Some sobering reality on fingerprint readers
Since Apple confirmed the poorly-kept secret that the latest iPhone would have a fingerprint reader, I’ve seen a lot of people state things about the technology that just aren’t so. These ideas are no doubt fueled by the fantasy presented in shows like CSI and movies like Mission Impossible, Hollywood fantasy technology that’s a lot more reliable and seamless than it actually is. As someone who spent 5.5 years supporting fingerprint devices, I thought it would be worthwhile to clear the air on some of the most egregious ones.
To start off, not all scanners are the same. They’re divided into two classes: optical and capacitive. An optical scanner uses a camera to read your fingerprint. Doing an image comparison with one of these is usually too lengthy of a process to do in any reasonable amount of time. While a second or two may not sound like much, we’re used to unlocking phones almost instantly. They’re also notorious for being unreliable and have trouble reading the whorls in your fingerprint. I’d put money on Apple not being dumb enough to use one of these.
The capacitive scanner uses a conductive surface (not unlike almost all modern touchscreens) to read the ridges of your fingerprint as they make contact with the scanner surface. They’re relatively fast and accurate, but not without their troubles. About 2% of the population has unreadable fingerprints. That may not sound like much, but it works out to something like 6M+ people in the US. A few more percentage points will have problems getting their fingerprint read if their hands are dry, like during the winter or summer months. Pressure is another common problem. Too much and it gets all smooshed together. Too little and you don’t read enough of the swirls. Let’s go out on a limb and assume you’ve got a capacitive scanner and fingers that play well with it.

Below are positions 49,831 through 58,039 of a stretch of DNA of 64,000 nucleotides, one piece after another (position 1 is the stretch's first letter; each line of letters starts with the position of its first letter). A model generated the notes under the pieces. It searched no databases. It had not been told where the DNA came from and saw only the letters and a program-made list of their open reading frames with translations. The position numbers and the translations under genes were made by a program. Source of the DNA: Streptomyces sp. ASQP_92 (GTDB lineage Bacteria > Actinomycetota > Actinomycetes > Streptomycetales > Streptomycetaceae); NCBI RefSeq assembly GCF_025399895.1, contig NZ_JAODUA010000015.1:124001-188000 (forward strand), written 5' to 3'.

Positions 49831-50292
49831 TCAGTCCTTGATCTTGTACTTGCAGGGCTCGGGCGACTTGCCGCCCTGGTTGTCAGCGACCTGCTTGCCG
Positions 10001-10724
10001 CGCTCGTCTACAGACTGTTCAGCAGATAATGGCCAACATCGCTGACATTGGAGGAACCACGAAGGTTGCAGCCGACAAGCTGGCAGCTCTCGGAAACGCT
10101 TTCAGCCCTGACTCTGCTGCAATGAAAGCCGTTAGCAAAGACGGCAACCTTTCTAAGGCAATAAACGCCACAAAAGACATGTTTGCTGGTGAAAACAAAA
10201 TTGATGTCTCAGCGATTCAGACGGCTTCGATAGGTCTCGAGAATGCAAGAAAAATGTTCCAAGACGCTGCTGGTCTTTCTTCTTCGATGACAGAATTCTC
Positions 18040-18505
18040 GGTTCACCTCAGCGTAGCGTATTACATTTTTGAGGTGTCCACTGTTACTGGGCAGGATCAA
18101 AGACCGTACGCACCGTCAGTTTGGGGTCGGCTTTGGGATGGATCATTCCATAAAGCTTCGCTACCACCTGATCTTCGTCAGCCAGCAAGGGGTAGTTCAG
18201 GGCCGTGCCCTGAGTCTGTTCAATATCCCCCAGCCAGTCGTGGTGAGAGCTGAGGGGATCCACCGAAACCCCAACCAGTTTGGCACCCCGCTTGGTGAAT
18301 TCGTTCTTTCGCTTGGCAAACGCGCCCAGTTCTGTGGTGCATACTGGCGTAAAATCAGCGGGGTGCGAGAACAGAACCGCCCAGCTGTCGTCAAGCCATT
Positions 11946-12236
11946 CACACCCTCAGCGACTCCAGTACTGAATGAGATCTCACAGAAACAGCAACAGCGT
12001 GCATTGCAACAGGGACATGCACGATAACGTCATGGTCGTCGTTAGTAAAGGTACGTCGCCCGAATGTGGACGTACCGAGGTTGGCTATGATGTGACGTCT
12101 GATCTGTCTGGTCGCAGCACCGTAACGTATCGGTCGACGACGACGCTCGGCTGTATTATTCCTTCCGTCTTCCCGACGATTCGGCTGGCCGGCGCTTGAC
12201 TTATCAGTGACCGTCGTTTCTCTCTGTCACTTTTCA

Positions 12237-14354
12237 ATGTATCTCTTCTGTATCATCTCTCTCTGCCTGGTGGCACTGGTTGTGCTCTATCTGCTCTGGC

Then there’s the assumption that the fingerprints can somehow be stolen from the device. While there may be scanners that can read and store the entire fingerprint, they’re typically not used for performance (and cost) reasons. The most common way of reading and storing fingerprints is to track the distance between whorls. This is compact and makes for very quick comparisons. It’s also reasonably accurate, though you will sometimes end up with false negatives. This means that a “scan” of your fingerprint is nothing more than a really crappy vector polygon. It should go without saying at this point that extracting a fingerprint from this data would be nigh on impossible.
There’s a few stark realities to face. The fingerprint reader is a side feature, not a main one. At the price point Apple is targeting, they’re going to go with a “good enough” capacitive scanner that will kinda sorta work for the handful of people that actually decide to give it a whirl. There’s almost zero value in stealing the data from the scanner because, for performance and cost reasons, it’s unlikely to take the level of detail needed to do anything nefarious with it. Whatever your expectations are, you’ve probably set them incorrectly.